Monday, 19 August 2019

Coping with Climate Change in Singapore

[I began drafting this post some months ago, maybe even since late 2018 after the IPCC released its report of October 2018 for policy makers. What I got from the report and other commentaries on it, was that Climate Change was coming, all the talk and discussion about ameliorating or moderating the impact of climate change was just wishful and wistful thinking: Climate Change was happening, and NOTHING humans can do would avert it. Hoping SOMETHING we do MIGHT avert or just moderate the impact of climate change was wishful optimism not based on reality.

So, do we just roll over and die? 

Of course not. 

But what would Singapore need to do?

This was what this post was supposed to address. 

There was a lot to cover. I was... ambitious.

Then the National Day Rally 2019 happened. 

And PM Lee addressed some of the more immediate issues. 

Anyway, this was what I had drafted before I heard the NDR 2019:

So, Singapore is taking notice of Climate Change. Now.

There are, I think, three ways to deal with Climate Change.

First, DENY. DENY. DENY. Then you don't have to do anything.

Second, REPENT. REPENT. REPENT. Then you do everything to try to make up for the indulgent and wasteful lifestyles we have been living in an effort to arrest or reverse Climate Change - Give up Meat! Stop using Plastic! Drive Electric Cars! Install Solar Panels! Turn off your Air-con! Recycle! Recyle! Recycle!

At the end of it all, the world may still go to hell, but at least you will be saved... or at least feel morally superior. And smug.

Third, accept that climate change is... like Thanos, inevitable. Well, by now it is inevitable, it is coming. So, how shall we deal with it?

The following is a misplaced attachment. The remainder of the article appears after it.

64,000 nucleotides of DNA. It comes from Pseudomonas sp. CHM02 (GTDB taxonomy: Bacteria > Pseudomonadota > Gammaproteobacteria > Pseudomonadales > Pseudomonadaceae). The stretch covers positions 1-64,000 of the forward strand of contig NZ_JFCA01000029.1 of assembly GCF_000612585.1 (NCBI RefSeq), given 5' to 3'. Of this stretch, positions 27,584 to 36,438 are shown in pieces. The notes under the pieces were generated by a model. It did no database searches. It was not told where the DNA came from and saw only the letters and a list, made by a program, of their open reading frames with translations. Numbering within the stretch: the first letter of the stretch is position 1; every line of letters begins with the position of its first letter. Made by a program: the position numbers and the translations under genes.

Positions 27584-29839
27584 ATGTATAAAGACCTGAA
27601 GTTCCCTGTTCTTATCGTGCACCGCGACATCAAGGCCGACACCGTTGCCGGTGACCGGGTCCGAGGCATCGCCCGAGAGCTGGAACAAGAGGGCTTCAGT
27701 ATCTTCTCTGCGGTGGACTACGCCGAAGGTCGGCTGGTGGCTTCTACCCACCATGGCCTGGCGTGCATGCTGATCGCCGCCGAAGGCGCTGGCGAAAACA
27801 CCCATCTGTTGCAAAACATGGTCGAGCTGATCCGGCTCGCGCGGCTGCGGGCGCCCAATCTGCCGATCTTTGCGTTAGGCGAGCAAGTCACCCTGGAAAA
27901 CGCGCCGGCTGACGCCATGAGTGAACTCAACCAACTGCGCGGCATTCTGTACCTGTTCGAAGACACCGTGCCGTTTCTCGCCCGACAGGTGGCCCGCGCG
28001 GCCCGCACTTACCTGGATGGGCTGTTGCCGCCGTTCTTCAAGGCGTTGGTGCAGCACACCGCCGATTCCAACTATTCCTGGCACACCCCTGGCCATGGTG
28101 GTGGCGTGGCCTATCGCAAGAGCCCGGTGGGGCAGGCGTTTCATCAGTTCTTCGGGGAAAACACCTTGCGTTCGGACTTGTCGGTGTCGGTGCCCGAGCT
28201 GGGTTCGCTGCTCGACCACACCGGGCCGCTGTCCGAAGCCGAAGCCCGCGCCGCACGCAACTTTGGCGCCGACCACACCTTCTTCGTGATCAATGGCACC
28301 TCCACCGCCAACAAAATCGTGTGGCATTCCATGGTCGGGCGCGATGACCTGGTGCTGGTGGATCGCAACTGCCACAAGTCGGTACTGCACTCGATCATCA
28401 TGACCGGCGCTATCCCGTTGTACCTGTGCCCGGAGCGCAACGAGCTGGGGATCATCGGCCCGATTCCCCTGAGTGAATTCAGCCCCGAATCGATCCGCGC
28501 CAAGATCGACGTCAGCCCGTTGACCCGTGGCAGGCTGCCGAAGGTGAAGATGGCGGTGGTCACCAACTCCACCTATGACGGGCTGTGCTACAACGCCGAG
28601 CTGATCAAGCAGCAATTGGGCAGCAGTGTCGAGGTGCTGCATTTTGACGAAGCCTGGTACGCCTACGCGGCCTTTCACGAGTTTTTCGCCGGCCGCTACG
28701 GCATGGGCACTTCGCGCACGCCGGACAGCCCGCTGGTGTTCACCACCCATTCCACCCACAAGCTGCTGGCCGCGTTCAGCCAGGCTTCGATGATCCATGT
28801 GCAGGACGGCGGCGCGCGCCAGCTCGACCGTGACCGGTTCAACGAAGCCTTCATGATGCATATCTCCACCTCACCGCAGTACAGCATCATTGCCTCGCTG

But *IS* Climate Change irreversible? Is there really nothing we can do to stop it?

Here is a video explaining why it is too late:

But let the IPCC report speak for itself:
"Global net human-caused emissions of carbon dioxide (CO2) would need to fall by about 45 percent from 2010 levels by 2030, reaching ‘net zero’ around 2050. This means that any remaining emissions would need to be balanced by removing CO2 from the air."
NET carbon dioxide emissions must FALL BY 45% by 2030. Cut our emissions by almost half? In just over 10 years from now? So think about your daily life. Everything you do that has carbon emission or a carbon footprint, just reduce it by half.


If you say yes, you are... optimistic.

Here's why it's not likely or even possible.

There are about 1.4 BILLION people in China. China produced over 9000 million tonnes of CO2 emissions in 2015. That's a lot. but divided by their population, the per capita emission is 6.6 tonnes per person. USA with about 330 million people emitted almost 5000 tonnes of CO2. Or over 15.5 tonnes per person. 

China with over a billion people are just beginning to enter middle-class and to enjoy the comfort and luxuries it brings. When they do, they will be using electric heaters, hot water, air-conditioning, air purifiers, the internet, and private vehicles. LOTS of private vehicles.
[There are} 260 million or so US... vehicles... China has over 300 million motor vehicles since 2017.
[or] over 900 cars per 1000 population [in the US]. China only has 231 cars per 1000 population. [Now.]
They have room to grow. In 1990, there were less than 6 million vehicles. This grew to 16 million in 2000, 90 million in 2010, and now 300 million.
How many will China have by 2030? If they were to keep to just half the US per capita ratio of 900 vehicles per 1000 people, it would still be about double the numbers today. Or over 600 million vehicles. The US could give up ALL 260 million vehicles they own, and it would not make a difference to the Earth. In fact it would be worse.